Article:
Most of you own a cell phone and chances are you have lost or misplaced your charger causing you to look all through the office, car and home, only to be forced to purchase a replacement. I, too, have fallen victim to this syndrome.
Last week upon returning to the same hotel I had stayed at the previous week, I asked at the front desk if they had found a cell phone charger in my room. The desk clerk looked at me and then disappeared. A few moments later he emerged with a laundry basket full of cell phone chargers! I was amazed at the number and the variety in the basket. Here’s a tip: before you purchase a replacement for a lost phone charger, drop by the front desk of the next hotel you stay at and ask them if they have any.
Moving on, I decided to conduct an informal survey on the way home from this business trip. Of course we know the answer to the question, “What electronic accessories are most often left behind at hotels?”, but what about airport security and air travel?
Visiting with TSA, I found that the most common item left at airport security screening areas are cell phones. Two officers in the group quickly added, however, that the number of laptops and net books left behind is growing. The other security officers in the group nodded their heads in agreement.
On board my flights, I asked the crew the same question. Most flight attendants responded that they find thumb drives most often, in the seats, on the floor or in the seat back pockets. Any small place is a perfect spot to leave a thumb drive. During peak business travel periods they find a lot. (If you don’t use these devices, a thumb—or jump, or USB, or flash—drive is a portable storage device that can be purchased at any office supply store. They often are given away at conventions and workshops, and come in a wide range of storage sizes (some capable of storing many megabytes of data).
It is one thing to lose a charger. Forgetting a laptop can be another issue. At least you stand a good chance of having the laptop returned if you lose it at a security check point as opposed to a cab. The real alarming statistic of my unofficial survey is the thumb-drive revelation!
Thumb drives are a terrific tool; they’re convenient, can store a tremendous amount of information, are inexpensive, portable, and compatible with any computer that has a USB port. These benefits are what makes them so dangerous.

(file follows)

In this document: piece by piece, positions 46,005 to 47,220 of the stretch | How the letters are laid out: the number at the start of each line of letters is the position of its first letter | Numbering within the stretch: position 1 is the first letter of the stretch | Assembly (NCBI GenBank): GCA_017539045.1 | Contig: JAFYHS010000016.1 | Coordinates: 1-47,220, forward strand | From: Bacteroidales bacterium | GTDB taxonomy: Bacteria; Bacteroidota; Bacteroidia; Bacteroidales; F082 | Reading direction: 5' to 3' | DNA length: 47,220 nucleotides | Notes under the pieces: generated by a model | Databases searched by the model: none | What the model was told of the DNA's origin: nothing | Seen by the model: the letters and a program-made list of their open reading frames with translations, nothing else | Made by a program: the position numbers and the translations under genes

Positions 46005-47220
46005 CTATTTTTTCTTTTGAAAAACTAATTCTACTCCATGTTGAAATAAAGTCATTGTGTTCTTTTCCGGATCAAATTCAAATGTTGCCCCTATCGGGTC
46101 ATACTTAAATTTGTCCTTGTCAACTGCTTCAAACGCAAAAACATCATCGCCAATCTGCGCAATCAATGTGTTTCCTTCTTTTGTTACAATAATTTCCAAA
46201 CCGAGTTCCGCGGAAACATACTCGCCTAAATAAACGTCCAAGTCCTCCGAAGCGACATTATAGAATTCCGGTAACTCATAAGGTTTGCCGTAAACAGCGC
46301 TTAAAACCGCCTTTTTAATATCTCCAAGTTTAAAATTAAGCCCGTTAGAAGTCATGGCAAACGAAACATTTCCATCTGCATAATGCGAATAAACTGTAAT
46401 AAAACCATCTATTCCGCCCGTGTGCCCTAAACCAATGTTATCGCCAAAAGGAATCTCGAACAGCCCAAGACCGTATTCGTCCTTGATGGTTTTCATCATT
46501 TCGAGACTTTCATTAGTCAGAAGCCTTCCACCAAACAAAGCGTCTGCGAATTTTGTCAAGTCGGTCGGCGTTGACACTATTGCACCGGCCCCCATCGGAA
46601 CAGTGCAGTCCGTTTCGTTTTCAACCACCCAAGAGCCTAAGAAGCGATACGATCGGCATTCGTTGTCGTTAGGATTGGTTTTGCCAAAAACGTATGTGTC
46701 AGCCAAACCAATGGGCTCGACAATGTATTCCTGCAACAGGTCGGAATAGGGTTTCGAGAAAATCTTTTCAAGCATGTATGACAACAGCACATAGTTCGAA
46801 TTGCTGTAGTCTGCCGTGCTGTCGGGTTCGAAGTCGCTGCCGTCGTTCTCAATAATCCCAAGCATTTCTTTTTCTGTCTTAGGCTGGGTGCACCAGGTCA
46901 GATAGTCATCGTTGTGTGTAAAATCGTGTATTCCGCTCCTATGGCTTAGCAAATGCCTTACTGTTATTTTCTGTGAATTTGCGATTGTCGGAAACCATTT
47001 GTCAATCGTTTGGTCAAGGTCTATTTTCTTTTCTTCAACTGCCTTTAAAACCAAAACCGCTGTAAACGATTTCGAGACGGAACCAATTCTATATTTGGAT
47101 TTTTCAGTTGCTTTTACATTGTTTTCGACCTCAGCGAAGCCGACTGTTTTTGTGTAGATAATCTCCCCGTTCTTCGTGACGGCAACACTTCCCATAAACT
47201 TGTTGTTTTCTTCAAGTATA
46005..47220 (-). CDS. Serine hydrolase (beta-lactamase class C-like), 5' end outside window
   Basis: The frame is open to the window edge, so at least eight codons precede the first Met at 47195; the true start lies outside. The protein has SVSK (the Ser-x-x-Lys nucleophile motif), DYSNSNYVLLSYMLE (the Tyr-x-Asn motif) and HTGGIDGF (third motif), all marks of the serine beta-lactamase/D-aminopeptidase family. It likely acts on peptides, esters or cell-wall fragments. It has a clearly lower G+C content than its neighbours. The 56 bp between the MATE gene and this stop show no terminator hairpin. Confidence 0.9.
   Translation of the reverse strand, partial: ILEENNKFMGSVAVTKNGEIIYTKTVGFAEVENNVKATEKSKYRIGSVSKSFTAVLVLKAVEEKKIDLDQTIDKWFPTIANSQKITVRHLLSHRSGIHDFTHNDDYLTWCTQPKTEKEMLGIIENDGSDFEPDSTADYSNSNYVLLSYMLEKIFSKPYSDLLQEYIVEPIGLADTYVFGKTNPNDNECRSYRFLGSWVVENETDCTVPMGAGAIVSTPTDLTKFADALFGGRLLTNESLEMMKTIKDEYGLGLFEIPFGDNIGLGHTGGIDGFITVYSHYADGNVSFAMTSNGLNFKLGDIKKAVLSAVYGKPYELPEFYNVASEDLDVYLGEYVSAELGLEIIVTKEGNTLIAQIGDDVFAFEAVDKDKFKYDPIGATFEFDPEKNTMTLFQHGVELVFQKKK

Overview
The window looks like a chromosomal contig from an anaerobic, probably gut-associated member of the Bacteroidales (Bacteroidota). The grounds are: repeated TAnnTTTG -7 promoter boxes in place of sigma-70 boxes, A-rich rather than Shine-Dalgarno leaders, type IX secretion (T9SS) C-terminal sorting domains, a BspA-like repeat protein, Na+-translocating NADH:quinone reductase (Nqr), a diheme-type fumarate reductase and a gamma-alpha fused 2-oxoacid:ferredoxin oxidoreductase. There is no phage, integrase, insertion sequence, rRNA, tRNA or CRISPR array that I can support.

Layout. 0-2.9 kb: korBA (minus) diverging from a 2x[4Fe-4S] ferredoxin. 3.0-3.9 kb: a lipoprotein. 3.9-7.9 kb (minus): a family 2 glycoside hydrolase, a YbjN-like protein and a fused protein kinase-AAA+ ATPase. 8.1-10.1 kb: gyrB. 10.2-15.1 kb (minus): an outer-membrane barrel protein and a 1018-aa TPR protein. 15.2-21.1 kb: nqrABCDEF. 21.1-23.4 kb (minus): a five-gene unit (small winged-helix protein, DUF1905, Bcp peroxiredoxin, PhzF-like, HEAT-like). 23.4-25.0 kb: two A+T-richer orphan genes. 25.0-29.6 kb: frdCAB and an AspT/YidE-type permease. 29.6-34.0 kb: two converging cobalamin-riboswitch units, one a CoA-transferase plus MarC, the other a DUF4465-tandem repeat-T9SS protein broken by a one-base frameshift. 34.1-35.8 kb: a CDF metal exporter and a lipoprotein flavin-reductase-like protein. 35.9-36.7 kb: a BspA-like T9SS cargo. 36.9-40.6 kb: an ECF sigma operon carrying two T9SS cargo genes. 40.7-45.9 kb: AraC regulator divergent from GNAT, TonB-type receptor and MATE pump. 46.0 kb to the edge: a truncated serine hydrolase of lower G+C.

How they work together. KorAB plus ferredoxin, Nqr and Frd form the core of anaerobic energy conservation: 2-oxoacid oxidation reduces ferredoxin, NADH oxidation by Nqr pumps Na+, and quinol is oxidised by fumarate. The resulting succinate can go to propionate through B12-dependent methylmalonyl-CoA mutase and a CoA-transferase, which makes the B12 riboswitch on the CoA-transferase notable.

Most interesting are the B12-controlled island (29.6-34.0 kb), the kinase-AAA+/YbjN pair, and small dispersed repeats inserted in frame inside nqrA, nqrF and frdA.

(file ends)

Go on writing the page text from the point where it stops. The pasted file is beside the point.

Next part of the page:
Putting things into perspective, as inexpensive as a thumb drive can be, to lose one can cost you and your organization a lot more than money if the drive you just lost had sensitive customer information on it. The severity of the situation may exponentially increase if it falls into the wrong hands.
All financial institutions should take an immediate look at the policies and procedures in effect pertaining to the use of thumb drives. Our recommendation is that the use of thumb drives should be strictly controlled and not approved for casual use. The Information Security Policy and End User Policies of your organization should be strict and clear regarding the type of information that is allowed on a thumb drive. Further, regardless of the type of information, all thumb drives should be should be password protected and encrypted—at a minimum. Thumb drives should not be purchased by employees, but issued (serial number and model) by the financial institution and periodically checked by the information technology department.
Finally, if one must use a thumb drive, use the drive responsibly. Protect the data by using hardened passwords and data encryption. Additional protection in exchange for some slight inconvenience is always a good policy.
About the Author
Dan Fisher is president and CEO of The Copper River Group, a consulting firm headquartered in Fargo, N. D., that focuses on technology and payment systems research and consulting for community financial institutions. For nearly 30 years, Fisher has worked in the financial industry using technology to improve the bottom line. He was CIO of Community First Bankshares (now part of BancWest), has served as a director of the Federal Reserve Board of Minneapolis, the chairman of the American Bankers Association Payment Systems Committee, and was a member of the Independent Community Bankers of America Payments Committee. Fisher has written numerous articles on banking technology and the payments system. He has authored or co-authored six books and recently published a book titled, "Capturing Your Customer! The New Technology of Remote Deposit." You can contact Fisher at
P.S. To understand Dan's nickname, check out "About the Wombat" on his website, www.copperwombat.com